News stories that have appeared with suggestions that the Diocese of Sydney is about to commence the practice of lay and diaconal presidency are incorrect.
A committee report will be debated at the June meeting of the diocesan Standing Committee. The report contains the suggestion that a process of consultation with the bishops of the Anglican Communion be set in train later this year before the matter is fully debated by the Sydney Synod in October 2004.
The committee was set up by an October 2001 Synod resolution that requested an investigation as to whether there was a legal option for commencing the practice of lay and diaconal presidency in the Diocese of Sydney.
The Sydney Synod has been debating lay presidency (called in Sydney 'lay administration') since 1977, and there is now a strong commitment based on biblical and theological reasoning for the practice to be introduced into the ministry of the diocese. Yet it is also realized that this would become a matter of strong debate within the Anglican Communion, and the Synod committee has appropriately recommended this process of careful consultation.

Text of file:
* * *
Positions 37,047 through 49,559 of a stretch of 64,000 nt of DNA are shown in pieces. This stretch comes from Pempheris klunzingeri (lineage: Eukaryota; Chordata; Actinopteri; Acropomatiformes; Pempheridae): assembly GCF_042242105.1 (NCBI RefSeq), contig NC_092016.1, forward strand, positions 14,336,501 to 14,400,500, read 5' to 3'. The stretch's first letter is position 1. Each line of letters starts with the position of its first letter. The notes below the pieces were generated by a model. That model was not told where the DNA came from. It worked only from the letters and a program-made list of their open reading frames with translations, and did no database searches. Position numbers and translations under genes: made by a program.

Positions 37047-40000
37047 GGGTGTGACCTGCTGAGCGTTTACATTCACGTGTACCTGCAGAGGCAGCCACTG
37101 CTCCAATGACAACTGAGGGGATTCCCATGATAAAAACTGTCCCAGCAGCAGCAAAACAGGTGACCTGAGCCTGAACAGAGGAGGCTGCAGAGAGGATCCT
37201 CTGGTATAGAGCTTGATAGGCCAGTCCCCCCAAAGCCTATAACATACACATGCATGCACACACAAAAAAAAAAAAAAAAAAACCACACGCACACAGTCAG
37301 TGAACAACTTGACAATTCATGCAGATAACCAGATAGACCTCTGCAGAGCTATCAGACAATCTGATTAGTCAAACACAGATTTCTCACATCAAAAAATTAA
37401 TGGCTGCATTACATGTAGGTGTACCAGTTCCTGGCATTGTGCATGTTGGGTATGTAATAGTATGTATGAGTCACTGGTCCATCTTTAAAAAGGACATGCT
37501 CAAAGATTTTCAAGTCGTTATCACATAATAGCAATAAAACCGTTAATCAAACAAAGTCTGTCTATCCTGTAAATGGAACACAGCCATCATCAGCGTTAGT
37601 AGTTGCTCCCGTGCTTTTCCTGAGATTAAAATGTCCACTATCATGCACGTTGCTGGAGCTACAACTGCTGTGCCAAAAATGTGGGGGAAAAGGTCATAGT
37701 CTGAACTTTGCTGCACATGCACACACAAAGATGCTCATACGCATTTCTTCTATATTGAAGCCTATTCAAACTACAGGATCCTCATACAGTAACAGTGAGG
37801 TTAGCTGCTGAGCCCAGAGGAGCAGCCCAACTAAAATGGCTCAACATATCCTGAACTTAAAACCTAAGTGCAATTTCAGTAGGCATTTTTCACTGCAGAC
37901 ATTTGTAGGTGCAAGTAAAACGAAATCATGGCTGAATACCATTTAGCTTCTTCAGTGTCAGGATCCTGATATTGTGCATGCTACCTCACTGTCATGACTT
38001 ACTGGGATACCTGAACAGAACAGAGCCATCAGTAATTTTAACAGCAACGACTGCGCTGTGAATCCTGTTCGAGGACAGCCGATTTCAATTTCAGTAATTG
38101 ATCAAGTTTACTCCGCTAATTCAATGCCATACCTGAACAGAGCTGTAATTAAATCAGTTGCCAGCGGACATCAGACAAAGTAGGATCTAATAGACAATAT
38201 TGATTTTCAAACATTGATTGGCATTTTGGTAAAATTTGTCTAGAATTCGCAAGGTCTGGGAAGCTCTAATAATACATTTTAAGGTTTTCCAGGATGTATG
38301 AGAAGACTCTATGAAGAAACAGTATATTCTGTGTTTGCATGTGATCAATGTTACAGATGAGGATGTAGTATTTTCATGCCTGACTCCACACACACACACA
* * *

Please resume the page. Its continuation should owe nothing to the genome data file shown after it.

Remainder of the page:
The recommendations of the committee are that the report and draft legislation be sent to the 2003 Synod and also that the Synod should request Archbishop Peter Jensen 'to write to the bishops of the Anglican Communion explaining the intention of the Synod to consider the bill at its 2004 session, and inviting comments to be forwarded to him by 1 June 2004.'
The suggestion is also that Jensen arrange for a report to be prepared on the responses that are received for the Synod session in October 2004.
'Clearly a firm intention to consult with the episcopal leadership of the entire Anglican Communion is central to the planned process for the Sydney Synod,' said Bishop Glenn Davies of North Sydney, the committee chairman.